Short Thoughts (53)

So many tablets on the side table now.

Bottles, packets, strips out of boxes.

The print too small to read.

No longer any room for the cup and plate to rest.

Using a lap tray instead.

Was it four of the green ones and two of the white ones?

Or four of the white, and two of the green?

Best not take any.

Trying Harder With Twitter

If any of you are followed by me on Twitter, you may well have noticed more activity from me lately.

I have decided to ‘try harder’ with Twitter. I confess that it eludes me somewhat. It constantly updates, and I get more than a little ‘lost’ at times. I keep retweeting the tweets of those I follow, but I never actually manage to find those retweets on my own Twitter feed. You have to bear with me here, I have never had a Facebook account, and I am also getting quite old!

It moves too fast for me to comprehend, and there are SO MANY duplicate tweets, I never know whether or not I am retweeting the same post I retweeted ten minutes earlier!

Then I see the same tweet retweeted by fifty other people, and end up wondering if I have tweeted the right thing in the first place! Then someone retweets the retweet I have just done, and my brain starts to ache…

When I got a Twitter account, I did that purely to link it to my blog posts, in the hope of a wider audience. But Twitter is now getting away from me, running like a train I am unable to catch.

So please let me know if I am doing anything wrong, or if you would like me to retweet something you have posted. Otherwise, I might well miss it completely.

And don’t get me started on ‘Mentions’!

Honestly, I am trying harder… 🙂

The Lakes: The Naming of Parts

(With apologies to Henry Reed)

One thing that soon struck me about the area we visited is that some of the place names are confusing.
For example, Ambleside borders a large lake, but that lake is not called Lake Ambleside, or even Amble Lake. Either of these names would make more sense to me than the actual name of the lake, which is Rydal Water. There is a village called Rydal, so perhaps it was named after that village before Ambleside grew into a town. Time for a change then.

Keswick is built next to a lake too. Not Keswick Lake, or Lake Keswick, but Derwent Water. This is named after the River Derwent, which actually flows into Bassenthwaite Lake, on its way west into the Irish Sea.

Ullswater is situated next to the village of Glenridding. It could be called Lake Glenridding, or perhaps even Helvellyn Lake, from the large hill that overlooks it. But it is not. It is confusingly called Ullswater. Research tells me that the derivation is possibly from a Viking word for wolves, and that the area was once known for its large population of those carnivores. Well the Vikings are long gone, and so are native wolves.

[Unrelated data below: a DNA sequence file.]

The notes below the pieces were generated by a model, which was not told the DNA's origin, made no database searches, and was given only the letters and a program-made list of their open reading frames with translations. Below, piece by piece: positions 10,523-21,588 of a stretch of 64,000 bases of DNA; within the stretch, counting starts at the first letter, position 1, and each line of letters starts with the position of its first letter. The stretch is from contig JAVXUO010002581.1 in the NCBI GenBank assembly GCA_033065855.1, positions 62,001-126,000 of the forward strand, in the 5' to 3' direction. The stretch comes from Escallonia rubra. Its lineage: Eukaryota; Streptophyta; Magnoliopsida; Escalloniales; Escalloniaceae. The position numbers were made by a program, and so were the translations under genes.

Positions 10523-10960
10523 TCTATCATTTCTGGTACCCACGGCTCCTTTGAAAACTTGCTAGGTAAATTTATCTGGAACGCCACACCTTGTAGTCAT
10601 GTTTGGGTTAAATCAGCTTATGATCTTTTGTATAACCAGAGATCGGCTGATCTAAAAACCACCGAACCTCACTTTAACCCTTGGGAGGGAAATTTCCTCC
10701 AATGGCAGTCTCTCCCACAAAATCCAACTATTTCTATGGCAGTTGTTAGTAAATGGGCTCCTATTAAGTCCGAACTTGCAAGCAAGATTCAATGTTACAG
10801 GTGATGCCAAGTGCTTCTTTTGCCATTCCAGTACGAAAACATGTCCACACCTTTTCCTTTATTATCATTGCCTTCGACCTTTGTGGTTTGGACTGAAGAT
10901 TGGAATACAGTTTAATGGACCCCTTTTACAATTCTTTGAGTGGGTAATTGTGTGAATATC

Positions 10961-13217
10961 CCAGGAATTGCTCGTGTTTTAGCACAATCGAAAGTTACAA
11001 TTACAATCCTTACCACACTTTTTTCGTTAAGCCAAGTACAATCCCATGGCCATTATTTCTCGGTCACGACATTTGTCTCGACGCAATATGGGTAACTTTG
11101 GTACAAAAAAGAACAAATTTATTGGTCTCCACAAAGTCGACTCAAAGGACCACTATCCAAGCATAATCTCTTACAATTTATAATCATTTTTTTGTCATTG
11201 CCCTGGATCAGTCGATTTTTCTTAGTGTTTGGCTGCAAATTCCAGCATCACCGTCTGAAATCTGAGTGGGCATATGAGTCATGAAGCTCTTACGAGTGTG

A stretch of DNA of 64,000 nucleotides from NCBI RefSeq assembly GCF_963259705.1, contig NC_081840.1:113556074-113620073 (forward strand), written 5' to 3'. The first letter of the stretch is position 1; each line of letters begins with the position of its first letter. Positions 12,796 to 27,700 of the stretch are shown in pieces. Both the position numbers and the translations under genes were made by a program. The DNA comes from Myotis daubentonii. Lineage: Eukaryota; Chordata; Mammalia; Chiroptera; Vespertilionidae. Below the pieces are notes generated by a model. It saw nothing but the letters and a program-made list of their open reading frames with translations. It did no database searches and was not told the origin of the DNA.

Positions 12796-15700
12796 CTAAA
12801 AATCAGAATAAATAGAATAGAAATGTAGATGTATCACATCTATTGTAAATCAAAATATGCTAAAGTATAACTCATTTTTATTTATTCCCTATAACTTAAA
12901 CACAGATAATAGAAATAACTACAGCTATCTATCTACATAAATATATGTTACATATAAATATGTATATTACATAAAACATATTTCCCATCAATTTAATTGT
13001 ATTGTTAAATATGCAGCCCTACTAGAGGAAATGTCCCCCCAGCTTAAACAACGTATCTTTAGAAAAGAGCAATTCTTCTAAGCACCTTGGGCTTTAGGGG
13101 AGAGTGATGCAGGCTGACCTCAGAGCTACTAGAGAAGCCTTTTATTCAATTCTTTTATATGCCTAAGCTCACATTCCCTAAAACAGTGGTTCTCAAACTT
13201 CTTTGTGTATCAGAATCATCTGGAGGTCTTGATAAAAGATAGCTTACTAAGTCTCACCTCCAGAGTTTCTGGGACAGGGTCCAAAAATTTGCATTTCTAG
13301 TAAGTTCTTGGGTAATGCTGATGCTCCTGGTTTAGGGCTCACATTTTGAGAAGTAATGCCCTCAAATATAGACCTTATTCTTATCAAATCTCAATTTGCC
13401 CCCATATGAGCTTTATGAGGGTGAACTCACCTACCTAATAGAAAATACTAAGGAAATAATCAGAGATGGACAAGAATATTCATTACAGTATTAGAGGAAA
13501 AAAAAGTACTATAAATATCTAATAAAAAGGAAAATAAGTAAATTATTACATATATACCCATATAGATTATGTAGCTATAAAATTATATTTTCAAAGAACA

Some lakes in the area are supposedly not lakes at all. They are called ‘Tarns’. This denotes that the lake is contained on a hillside, or mountain, and has no shoreline. That’s all very well, but Red Lake is easier to imagine than Red Tarn. Or is it just me?

Another one on the list is Buttermere, a very attractive and peaceful lake. I am told that the nearby village of Buttermere took its name from the lake, and not the other way around. So how did it get the name Buttermere? Just above Buttermere is Crummock Water. There is no place called Crummock, the name deriving from the old-English for crooked, added to the local preference for calling lakes ‘Water’, instead of ‘Lake’.

I hope you see my confusion.

I have a suggestion to offer to the National Parks Service, and the county of Cumbria. Have a think about standardising the names up there. I will supply a list of ‘new’ names, free of charge.

And while I am at it, let’s have a think about the names of the hills too.

Cat Bells. Well, they look nothing like a cat, and not a bit like a bell. Catstyecam is a hill that looks like a small mountain. It does not resemble a cat, or a cat’s eye. And cats are not kept in a Sty, they are for pigs. It is also known as a ‘Fell’, the local name for hills that also has nothing to do with falling, or having fallen. Then there is Haystacks, which looks nothing at all like a haystack. I could go on, but I will not.

I have a simple solution for renaming the hills to make sense for the confused tourist. Using the standard sizes of bra cups, they could refer to their size by ascending order in this fashion. ‘B Cup Hill’, ‘C Cup Hill’, ‘Double D Cup Hill’, ‘Bullet Bra Peak’, and so on.

Easier to remember than Catsteycam, surely?

Losing it

I lost a whole day somewhere this week. Julie woke me this morning to tell me that the bin men were in the street, and I hadn’t put ours out. I wasn’t concerned, as our bin day is Thursday, so that is tomorrow. Julie told me that today was actually Thursday, and it was OK, as she would put the bin out on her way to work.

This is an unremarkable event, until I realised that this was not the normal absent-mindedness that everyone suffers, from time to time. After Public Holidays, or when the clocks go back, most people get a little confused about days and times. I really did believe that today was Wednesday, to the extent that I got up and checked the date on my mobile phone. Once I had established that I was in error, and that it was actually Thursday, something resembling a brief panic swept over me. Where had that odd day gone? Was it Tuesday, or Monday, that slipped by unnoticed? It brought to mind my elderly mother, telling me that all the days are the same when you are older, and they just merge into one long existence, the only relevance being the programmes on TV.

I am considering this a warning. I have got to seriously sharpen up my act.